“When you have expectations, you are setting yourself up for disappointment.” – Ryan Reynolds
Expectations paint a picture of a future that may or may not happen. When high expectations don’t materialize, excruciating negativity can set in. It could be the loss of confidence we feel when a few “key people” don’t like our work. It might be the painful disappointment of not being selected, picked or chosen for a specific opportunity that has been attached to “happiness.”
This happens when we project too much power into one single person, thing or event. If that specific objective doesn’t go our way, we’re left with the uneasy feeling that we wasted our time, or worse, that we are failures.
Instead, we can choose to have no expectations. By doing this, we accept the outcomes, whatever they might be. If it’s a failure, we can choose to view it as a lesson learned. It’s not who we are. It’s simply an experience that happened for a reason. If it’s a success, we can choose to be humble and grateful. It might not happen again.
The danger lies in expecting specific situations or circumstances to arise when we have little control of the process or chain of events tied to it. Expecting a boss to give a raise can be fraught with potential disappointment. The decision is based on many factors outside of personal performance – politics, the economy, the budget, etc.
On the other hand, expecting very little of ourselves can lead to low self-esteem. Then we start believing the low expectations, which become self-fulfilling prophecies. When we have “no expectations,” we are starting from ground zero. Whatever happens, happens. We simply choose how to react.
So how do we do it? How can we create the habit of having “no expectations?”
I know one way that works for me. It’s simple to understand, but it can be difficult to execute. It’s focusing on the task at hand. Instead of guessing the future, or worrying about it, we can choose to direct our energy into what’s presently staring us in the face. No expectations, no disappointments.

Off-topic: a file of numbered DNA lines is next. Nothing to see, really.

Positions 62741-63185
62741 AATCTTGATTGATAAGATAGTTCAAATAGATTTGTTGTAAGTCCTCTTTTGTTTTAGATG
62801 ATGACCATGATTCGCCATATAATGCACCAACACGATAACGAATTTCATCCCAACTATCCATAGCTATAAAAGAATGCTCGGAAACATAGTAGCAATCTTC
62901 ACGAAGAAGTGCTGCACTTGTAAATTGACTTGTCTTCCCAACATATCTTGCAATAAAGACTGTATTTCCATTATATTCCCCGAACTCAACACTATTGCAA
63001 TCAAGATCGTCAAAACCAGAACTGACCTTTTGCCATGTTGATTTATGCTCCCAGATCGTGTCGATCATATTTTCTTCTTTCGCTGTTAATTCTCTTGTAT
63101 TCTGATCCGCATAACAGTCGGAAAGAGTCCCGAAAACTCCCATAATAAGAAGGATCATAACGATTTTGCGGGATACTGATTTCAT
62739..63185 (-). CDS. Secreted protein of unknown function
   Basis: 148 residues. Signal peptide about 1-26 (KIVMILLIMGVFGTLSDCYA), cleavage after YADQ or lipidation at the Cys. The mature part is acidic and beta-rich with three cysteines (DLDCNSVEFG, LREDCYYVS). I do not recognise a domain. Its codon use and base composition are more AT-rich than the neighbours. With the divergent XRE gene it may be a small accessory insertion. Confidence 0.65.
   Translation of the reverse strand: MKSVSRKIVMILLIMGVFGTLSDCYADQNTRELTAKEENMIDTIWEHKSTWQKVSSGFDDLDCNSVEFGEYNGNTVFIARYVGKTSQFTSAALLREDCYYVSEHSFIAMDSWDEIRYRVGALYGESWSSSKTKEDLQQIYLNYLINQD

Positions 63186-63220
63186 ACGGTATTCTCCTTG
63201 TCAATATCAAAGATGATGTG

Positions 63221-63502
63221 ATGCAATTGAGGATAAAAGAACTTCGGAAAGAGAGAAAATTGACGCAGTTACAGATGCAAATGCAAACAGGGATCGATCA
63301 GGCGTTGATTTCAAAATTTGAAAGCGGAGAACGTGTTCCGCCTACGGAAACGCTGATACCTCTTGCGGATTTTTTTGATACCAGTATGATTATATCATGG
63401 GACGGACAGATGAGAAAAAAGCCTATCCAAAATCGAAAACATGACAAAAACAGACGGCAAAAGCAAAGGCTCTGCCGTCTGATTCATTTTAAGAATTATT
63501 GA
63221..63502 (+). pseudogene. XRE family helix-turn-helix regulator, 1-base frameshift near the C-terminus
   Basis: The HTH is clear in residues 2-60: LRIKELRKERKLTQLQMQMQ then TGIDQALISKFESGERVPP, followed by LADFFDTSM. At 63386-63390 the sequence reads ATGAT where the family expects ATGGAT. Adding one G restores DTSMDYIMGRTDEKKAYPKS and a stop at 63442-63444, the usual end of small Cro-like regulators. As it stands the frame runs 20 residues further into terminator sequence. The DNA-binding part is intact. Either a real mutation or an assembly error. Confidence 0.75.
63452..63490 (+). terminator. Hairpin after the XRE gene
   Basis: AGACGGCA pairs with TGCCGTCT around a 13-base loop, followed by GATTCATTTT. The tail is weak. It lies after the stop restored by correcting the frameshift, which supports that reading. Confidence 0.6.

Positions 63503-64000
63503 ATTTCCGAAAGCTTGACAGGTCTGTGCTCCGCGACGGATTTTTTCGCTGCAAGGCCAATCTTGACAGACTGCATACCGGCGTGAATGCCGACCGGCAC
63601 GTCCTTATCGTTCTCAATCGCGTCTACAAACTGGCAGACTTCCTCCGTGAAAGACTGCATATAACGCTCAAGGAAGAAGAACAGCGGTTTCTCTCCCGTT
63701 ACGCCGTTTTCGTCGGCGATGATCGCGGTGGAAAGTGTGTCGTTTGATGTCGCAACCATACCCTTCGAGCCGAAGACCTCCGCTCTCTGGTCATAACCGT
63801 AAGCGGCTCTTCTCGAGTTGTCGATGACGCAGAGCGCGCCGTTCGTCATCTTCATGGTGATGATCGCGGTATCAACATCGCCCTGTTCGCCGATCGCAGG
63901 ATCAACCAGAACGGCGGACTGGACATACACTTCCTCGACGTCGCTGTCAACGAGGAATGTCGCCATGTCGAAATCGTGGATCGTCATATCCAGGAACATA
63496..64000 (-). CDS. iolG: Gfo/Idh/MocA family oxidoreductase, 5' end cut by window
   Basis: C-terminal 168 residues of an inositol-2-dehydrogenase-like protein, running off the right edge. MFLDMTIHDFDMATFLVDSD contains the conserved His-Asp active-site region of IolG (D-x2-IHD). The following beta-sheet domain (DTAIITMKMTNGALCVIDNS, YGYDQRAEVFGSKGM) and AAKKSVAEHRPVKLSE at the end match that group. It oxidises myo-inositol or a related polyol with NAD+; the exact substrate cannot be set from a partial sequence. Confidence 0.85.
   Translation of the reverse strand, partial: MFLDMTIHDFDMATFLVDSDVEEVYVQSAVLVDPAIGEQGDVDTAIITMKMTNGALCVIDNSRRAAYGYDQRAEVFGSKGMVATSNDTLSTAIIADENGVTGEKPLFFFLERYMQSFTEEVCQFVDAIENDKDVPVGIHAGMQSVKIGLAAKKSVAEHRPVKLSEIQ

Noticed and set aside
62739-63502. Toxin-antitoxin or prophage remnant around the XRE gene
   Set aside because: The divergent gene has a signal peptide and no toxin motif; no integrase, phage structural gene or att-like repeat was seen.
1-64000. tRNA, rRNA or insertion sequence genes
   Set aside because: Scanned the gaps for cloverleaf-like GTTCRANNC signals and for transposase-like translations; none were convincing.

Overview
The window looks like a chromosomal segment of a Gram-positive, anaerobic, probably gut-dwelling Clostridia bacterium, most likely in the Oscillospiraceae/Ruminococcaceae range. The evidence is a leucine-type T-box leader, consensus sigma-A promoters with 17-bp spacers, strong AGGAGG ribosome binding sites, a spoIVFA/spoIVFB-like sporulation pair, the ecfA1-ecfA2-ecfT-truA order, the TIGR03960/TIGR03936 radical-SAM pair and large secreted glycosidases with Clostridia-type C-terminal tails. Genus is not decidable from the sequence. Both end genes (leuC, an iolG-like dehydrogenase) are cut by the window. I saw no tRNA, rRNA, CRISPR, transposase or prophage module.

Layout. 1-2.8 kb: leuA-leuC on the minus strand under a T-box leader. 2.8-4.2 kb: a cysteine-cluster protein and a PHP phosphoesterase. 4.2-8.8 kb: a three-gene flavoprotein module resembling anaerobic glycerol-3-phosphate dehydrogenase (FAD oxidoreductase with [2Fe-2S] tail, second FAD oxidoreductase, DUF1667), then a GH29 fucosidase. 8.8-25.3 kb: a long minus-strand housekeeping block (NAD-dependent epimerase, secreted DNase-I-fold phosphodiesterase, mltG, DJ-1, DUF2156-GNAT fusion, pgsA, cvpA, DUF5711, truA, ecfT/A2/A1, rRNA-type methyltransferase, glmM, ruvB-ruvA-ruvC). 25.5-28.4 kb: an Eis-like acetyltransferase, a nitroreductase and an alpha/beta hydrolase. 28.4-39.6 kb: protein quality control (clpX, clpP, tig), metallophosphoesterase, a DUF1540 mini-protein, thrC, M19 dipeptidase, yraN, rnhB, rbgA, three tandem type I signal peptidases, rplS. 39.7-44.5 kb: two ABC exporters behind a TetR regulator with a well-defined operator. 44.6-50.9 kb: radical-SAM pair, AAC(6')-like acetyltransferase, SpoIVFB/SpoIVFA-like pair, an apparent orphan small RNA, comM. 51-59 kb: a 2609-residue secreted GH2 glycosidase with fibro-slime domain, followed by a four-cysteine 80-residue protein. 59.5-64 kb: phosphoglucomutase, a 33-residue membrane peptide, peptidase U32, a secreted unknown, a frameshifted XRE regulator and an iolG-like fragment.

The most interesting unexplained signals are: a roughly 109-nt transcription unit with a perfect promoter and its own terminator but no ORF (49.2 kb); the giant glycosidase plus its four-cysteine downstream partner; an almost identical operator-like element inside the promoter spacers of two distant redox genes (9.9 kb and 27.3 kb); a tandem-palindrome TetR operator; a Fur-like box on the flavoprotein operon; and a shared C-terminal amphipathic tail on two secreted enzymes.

By directing attention and awareness on the present, we can let go of the future expectations. Life begins to unfold naturally. We make decisions that seem to magically work out. Small challenges seem to not spiral out of control into larger problems.
Instead of depleting our energy by thinking obsessively about potential outcomes, we can channel it into “the right here,” “the right now.” We can choose to trust that the right future will happen if we do the work today, whatever that might be.
Expectations are guesses that are often wrong. Even when they’re right, they often feel different from what was initially created in our imagination. The pain of losing one big game subsides when we recognize the personal achievements that happened along the way.
Rainy weather creates the opportunity for indoor fun. A hospital stay carves out time to reflect and change the trajectory of our life.
Resisting the temptation of setting expectations lets us work from a blank sheet – no false hopes or unrealistic conclusions. No expectations, no disappointments.
You become that artist of your life as it unfolds. You paint what “is” and not what “should be.”